SmartThings began its life as a kickstarter project looking to connect the things in your physical world, to the internet. Of all the Internet of Things technologies we will review this is probably the most ambitious and the one with the most potential.
So what is SmartThings? It is a hub that includes access to the most common home automation protocols and it is also a set of proprietary sensors and controllers.
In our last IoT review we looked at the Harmony Smart Control which acts as a super remote control controlling almost any device that includes and infrared, radio frequency or Bluetooth remote control.
SmartThings goes a step further by controlling a whole host of other devices. Before we go any further let’s start with Home Automation 101.
In order to automate things such as turning lights on and off, turning on appliances or automating responses to changes in temperature, motion or moisture you need devices that that measure these parameters and then send some sort of signal that is interpreted by a device that can be told what to do in response to the various signals it receives.
The way these devices talk to one another is governed by protocols and the problem SmartThings is attempting to solve is the fact that we have so many protocols that typically do not talk to one another.
You have stuff like Zigbee, Z-Wave and companies that offer their own proprietary standard, in fact a whole alphabet soup that frankly the average consumer shouldn’t have to worry about. SmartThings would like to worry about that so that you don’t have to.
That sounds great so how does that work for us here in Zimbabwe? Well to test it out we got our hands on the SmartThings Smart Home Starter Kit which includes a Hub (hint: we will be seeing a lot more hubs before this series is through) a motion sensor, an open and closed sensor, and a presence sensor. There are a number of other devices available such as smoke detectors, flood sensors, sirens and alarms.
To set it up we simply connected the hub to our network via Ethernet. We then fired up the included app and then began adding the various sensors. We placed the motion sensor in the living room, the open and closed sensor on the front door and added the phones of various family members as presence sensors.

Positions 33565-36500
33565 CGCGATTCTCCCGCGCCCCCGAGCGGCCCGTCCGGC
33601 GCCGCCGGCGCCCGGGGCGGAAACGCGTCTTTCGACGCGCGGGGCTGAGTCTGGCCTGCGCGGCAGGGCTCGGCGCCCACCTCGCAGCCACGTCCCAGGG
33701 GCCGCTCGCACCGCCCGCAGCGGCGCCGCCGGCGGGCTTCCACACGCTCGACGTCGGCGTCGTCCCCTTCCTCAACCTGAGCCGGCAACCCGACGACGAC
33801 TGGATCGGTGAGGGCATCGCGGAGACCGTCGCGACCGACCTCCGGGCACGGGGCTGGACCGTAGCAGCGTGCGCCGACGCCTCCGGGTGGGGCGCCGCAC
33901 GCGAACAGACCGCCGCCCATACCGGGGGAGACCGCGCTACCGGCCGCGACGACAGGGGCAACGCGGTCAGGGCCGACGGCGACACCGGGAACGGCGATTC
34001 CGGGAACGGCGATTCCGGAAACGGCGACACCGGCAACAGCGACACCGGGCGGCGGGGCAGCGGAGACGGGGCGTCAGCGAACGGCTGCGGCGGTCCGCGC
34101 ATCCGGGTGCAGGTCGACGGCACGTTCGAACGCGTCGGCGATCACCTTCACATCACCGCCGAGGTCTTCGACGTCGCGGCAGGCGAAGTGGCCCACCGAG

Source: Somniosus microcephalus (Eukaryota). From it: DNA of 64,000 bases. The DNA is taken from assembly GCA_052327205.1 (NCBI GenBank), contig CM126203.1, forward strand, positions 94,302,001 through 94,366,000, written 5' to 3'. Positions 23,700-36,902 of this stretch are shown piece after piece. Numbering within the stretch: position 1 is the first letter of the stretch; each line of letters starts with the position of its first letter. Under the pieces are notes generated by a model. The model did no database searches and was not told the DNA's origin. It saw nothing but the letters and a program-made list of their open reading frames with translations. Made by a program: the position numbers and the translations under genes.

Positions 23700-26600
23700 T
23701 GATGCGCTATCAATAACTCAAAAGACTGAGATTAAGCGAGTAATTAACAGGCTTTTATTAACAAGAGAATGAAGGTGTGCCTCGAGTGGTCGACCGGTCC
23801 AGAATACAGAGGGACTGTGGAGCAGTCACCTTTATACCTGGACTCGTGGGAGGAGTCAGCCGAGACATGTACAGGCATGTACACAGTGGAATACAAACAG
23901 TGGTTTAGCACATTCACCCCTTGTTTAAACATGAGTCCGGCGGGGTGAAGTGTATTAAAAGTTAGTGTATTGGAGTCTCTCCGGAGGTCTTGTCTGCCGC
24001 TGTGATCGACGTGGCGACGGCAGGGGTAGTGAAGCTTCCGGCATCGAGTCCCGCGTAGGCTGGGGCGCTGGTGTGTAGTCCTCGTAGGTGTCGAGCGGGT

We found that the sensors worked very well with the hub and the app would quickly notify us when the door was opened or motion was detected. We also were quickly notified when a family member came home.
We were able to set up routines such as having a camera take a photo if motion is detected in the lounge after 10:00 PM or set it to turn on a smart security light (which we will review later) when a particular family member got home.
The SmartThings system is compatible with a number of other solutions so for example you can connect SmartThings to your Harmony remote setup and configure is such that when SmartThings detects your return it automatically turns on the TV and sets it to your favourite channel.
The biggest challenge we had was related to the internet. As mentioned in the first article on IoT, we are testing using a UMAX Wimax connection. One of the peculiarities of this connection however is that whenever the power goes you need to log in to a web portal to reconnect.
What that effectively means is that if you are away from your home and the power goes, you have go back home, reconnect the internet so that your smart devices are then able to do their job… tricky…
We reached out to UMAX and there is a solution they are working on to resolve this issue and we will update once it has been implemented. Aside from that we were pleased with how the solution worked over all and we can see a lot of potential for this type of technology.
What has been your experience with this IoT device? Is there an alternative that you prefer in the market?